Benelli’s Self-Loader Delivers
Some people think journalists should be totally objective, while others firmly believe that’s impossible. The Benelli Super Vinci proved to be a test of both gun and journalist.
The Super Vinci is the latest in a long line of Benelli semi-automatic shotguns designed around a relatively simple, lightweight and supposedly foolproof “inertia-driven” action. In Benelli-speak this means recoil-operated.
Recoil-operated shotguns normally have two advantages over gas-operated shotguns: cleanliness and reliability. Powder fouling is limited to the inside of the barrel, rather than being spread throughout the gas system, allowing the gun to keep running longer. Plus, recoil-operated shotguns tend to be less picky about the ammo they shoot.
The reliability of Benellis is almost legendary in the hunting fields. A friend named Claude is a very avid waterfowler, hunting a lot every season in the fields and bayous along the lower Mississippi River. Once he and a friend dug a pit blind in a big field, and came back before dawn the next day to put out some decoys and shoot some ducks.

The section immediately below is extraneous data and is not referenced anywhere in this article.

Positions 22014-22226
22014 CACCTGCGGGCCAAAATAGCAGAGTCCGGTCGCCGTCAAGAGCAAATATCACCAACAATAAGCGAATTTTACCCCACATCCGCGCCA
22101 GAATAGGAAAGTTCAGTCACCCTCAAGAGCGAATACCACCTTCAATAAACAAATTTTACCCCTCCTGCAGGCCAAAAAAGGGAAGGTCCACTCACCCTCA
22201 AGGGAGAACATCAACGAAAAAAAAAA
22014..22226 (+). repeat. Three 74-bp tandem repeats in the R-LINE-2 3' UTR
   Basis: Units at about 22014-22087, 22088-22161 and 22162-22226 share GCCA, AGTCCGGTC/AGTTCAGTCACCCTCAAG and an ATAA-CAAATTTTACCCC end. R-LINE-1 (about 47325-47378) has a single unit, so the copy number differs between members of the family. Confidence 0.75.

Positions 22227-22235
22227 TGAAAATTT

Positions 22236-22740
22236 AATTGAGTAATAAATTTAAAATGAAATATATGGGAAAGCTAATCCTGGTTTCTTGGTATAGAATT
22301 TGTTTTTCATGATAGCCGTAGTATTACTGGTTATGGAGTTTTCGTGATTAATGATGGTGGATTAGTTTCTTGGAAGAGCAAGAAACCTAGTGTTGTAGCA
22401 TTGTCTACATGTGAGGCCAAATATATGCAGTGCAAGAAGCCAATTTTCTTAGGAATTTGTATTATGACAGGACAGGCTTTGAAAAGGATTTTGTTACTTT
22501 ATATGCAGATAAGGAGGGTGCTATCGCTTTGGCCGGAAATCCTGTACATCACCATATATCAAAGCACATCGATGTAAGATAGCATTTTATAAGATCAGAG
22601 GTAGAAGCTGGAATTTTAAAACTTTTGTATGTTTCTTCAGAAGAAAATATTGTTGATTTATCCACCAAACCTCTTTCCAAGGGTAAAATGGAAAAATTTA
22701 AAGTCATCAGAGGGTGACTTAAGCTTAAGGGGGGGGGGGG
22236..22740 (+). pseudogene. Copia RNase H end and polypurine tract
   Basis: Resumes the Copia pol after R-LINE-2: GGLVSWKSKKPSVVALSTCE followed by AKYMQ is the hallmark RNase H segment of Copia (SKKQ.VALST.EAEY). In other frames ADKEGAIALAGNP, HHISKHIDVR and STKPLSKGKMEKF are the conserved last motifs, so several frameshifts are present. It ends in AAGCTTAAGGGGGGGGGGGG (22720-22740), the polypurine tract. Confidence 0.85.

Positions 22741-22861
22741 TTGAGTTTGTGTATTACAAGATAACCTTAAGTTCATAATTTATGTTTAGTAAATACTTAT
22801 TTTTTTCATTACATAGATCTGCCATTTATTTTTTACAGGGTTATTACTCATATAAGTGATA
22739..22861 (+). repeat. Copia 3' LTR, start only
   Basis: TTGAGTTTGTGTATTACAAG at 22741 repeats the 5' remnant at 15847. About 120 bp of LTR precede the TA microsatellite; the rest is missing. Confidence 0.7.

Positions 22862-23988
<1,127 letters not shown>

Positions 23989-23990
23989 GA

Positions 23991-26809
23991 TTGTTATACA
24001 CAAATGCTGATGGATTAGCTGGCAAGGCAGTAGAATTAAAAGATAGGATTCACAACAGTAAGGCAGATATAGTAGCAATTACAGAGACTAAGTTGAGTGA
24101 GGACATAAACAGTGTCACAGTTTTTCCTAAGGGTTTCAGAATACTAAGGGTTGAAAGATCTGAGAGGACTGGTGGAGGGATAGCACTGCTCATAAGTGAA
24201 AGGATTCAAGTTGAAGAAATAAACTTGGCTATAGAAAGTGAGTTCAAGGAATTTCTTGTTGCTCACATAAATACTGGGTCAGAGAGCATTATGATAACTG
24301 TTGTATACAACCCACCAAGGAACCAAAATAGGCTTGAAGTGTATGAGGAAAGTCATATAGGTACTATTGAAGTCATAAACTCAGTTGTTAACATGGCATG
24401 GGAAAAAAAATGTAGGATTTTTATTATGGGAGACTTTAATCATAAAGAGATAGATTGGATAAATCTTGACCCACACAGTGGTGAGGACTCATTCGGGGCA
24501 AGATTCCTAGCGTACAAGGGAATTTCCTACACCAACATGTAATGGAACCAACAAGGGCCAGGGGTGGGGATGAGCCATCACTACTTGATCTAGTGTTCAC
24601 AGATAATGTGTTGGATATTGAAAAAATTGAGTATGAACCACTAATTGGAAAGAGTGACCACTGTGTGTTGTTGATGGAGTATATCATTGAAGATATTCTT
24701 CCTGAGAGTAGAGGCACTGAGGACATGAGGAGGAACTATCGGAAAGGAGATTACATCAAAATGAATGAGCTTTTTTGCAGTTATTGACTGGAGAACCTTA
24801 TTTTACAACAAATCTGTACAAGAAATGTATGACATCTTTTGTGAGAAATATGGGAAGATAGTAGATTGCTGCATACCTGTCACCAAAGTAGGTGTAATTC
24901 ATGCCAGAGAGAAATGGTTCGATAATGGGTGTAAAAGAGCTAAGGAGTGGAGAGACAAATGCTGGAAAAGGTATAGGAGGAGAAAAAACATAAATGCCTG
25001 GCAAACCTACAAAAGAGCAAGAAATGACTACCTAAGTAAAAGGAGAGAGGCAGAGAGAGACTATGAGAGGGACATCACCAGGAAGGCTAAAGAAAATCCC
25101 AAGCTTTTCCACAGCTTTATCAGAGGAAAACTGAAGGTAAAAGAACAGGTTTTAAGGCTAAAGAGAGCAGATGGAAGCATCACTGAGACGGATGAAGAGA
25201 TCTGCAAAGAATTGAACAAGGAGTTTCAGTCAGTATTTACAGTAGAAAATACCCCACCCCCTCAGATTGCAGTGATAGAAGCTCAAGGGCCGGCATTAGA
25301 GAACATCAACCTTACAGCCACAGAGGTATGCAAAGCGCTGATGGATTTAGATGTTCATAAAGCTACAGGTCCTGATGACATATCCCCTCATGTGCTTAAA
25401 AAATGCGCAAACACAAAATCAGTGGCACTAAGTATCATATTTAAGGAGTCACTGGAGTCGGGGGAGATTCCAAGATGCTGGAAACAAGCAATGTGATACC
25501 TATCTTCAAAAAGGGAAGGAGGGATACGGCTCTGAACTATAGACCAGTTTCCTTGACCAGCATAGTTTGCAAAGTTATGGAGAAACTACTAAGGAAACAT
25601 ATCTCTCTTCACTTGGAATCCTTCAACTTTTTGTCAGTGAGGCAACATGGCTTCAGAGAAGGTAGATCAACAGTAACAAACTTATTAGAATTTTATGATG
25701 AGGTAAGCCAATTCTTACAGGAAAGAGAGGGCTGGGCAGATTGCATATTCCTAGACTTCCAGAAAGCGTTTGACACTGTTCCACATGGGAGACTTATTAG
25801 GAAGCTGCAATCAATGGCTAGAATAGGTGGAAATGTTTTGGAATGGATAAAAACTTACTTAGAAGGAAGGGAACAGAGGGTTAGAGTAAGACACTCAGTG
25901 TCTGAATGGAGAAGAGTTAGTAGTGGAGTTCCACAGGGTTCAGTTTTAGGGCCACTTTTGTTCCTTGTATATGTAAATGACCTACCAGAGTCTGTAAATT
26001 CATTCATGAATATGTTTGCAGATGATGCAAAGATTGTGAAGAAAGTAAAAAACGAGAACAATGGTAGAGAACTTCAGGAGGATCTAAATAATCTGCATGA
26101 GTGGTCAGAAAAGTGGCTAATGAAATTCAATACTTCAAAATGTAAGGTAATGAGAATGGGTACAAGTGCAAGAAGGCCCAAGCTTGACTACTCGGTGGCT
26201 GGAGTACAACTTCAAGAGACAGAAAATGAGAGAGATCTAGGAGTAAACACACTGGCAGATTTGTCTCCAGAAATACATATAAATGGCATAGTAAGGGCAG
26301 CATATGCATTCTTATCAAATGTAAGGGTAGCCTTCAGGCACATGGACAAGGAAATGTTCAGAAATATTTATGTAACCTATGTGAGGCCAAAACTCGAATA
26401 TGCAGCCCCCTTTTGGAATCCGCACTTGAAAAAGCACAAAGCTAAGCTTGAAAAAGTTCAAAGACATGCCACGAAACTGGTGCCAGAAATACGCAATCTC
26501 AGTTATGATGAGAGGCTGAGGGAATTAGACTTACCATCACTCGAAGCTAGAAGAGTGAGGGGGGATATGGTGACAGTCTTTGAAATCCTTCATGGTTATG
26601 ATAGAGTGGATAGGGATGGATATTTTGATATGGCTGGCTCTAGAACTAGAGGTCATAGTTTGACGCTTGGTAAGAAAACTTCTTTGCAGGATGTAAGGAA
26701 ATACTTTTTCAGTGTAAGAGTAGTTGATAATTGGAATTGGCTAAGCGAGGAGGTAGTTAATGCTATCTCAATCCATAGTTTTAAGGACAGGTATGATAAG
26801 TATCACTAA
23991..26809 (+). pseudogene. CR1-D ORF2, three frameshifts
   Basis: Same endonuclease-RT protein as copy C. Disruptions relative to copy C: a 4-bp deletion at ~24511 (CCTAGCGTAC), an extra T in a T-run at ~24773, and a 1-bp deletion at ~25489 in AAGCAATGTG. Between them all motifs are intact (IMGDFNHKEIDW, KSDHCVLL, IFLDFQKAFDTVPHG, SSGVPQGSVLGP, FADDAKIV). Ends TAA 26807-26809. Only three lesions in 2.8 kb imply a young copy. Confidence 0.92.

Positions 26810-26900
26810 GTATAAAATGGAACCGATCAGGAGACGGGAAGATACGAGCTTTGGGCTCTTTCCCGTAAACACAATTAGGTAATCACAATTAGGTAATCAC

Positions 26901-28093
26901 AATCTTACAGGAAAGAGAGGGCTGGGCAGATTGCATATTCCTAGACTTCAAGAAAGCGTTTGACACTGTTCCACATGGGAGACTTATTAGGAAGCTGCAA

Rain had fallen all night and there were several inches of water in the bottom of the pit. Theoretically this didn’t matter much, because Claude and his friend wore hip boots and their Labs sat between them on a crude bench, but while the humans were putting out the decoys the dogs knocked Claude’s Benelli into the bottom of the pit. After fishing it out of the mud, Claude opened the action and sloshed the shotgun around in the water for a minute or so, then held it up to let it drain. He shot ducks all morning with no malfunctions of any kind.
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